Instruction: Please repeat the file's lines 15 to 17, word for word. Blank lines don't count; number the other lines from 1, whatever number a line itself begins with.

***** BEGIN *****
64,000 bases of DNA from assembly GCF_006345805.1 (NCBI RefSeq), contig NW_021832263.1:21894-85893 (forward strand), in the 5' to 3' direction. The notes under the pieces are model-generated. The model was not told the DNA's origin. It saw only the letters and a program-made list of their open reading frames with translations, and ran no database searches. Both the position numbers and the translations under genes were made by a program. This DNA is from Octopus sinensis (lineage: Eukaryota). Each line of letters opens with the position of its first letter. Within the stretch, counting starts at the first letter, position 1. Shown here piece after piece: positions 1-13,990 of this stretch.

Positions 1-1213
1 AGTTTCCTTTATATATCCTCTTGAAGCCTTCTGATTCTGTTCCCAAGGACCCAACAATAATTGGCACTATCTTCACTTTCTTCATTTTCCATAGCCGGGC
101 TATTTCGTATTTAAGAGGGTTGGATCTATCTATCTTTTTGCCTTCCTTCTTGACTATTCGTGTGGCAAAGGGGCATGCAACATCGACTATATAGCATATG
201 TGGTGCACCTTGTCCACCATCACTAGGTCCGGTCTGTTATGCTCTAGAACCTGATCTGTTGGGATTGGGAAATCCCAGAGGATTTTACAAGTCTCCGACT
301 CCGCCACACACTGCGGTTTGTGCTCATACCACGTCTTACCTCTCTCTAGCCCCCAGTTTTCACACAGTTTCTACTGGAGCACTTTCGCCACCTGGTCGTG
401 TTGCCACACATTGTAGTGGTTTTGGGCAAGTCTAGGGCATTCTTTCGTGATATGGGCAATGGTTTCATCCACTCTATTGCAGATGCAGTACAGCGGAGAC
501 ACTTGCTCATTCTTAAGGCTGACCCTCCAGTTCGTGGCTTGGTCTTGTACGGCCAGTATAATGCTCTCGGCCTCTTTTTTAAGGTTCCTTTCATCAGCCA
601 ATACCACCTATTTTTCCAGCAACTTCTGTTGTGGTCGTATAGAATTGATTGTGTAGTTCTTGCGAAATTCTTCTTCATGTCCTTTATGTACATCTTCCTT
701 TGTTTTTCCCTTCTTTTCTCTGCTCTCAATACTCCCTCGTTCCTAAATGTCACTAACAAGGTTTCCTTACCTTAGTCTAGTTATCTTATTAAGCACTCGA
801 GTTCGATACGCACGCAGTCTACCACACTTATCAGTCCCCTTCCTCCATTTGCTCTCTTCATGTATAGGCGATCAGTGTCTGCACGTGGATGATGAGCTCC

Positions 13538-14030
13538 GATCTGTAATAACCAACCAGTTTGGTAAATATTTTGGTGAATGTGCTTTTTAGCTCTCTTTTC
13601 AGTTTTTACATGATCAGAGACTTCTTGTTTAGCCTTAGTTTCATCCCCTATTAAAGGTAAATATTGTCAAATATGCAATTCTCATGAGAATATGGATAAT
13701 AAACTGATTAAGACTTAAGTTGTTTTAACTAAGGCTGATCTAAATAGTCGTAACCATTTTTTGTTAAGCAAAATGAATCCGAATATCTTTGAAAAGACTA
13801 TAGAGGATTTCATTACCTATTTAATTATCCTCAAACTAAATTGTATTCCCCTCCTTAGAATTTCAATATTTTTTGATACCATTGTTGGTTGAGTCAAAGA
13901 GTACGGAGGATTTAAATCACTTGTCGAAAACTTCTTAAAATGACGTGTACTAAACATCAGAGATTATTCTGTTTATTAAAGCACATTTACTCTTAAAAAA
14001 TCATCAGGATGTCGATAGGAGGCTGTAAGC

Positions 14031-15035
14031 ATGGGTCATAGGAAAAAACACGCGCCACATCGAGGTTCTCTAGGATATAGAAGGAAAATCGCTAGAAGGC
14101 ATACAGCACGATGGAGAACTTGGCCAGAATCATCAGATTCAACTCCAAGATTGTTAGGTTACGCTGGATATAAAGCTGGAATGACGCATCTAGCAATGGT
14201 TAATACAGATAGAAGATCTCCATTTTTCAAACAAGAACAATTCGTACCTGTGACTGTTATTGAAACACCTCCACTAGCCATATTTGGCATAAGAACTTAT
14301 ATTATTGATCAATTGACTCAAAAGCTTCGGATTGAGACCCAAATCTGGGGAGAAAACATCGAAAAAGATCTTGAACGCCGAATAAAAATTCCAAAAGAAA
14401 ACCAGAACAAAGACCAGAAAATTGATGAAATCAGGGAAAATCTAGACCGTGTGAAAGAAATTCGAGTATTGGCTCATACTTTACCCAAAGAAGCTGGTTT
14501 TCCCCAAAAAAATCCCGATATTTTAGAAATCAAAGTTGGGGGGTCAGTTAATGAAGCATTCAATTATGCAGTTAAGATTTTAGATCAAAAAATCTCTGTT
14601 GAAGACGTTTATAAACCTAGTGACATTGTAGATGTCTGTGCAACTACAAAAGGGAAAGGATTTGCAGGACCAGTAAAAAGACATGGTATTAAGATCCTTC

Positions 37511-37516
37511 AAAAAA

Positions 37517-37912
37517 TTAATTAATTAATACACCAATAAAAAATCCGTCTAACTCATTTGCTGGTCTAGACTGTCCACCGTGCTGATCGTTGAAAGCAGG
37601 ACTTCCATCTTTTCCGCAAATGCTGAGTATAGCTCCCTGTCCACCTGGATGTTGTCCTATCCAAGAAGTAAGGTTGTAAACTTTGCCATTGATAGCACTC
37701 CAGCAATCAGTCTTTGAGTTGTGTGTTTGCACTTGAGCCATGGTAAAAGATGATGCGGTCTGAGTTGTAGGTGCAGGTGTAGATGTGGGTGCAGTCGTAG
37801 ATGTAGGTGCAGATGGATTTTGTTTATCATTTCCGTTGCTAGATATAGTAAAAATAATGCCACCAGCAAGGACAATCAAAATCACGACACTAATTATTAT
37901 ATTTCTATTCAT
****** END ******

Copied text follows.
13701 AAACTGATTAAGACTTAAGTTGTTTTAACTAAGGCTGATCTAAATAGTCGTAACCATTTTTTGTTAAGCAAAATGAATCCGAATATCTTTGAAAAGACTA
13801 TAGAGGATTTCATTACCTATTTAATTATCCTCAAACTAAATTGTATTCCCCTCCTTAGAATTTCAATATTTTTTGATACCATTGTTGGTTGAGTCAAAGA
13901 GTACGGAGGATTTAAATCACTTGTCGAAAACTTCTTAAAATGACGTGTACTAAACATCAGAGATTATTCTGTTTATTAAAGCACATTTACTCTTAAAAAA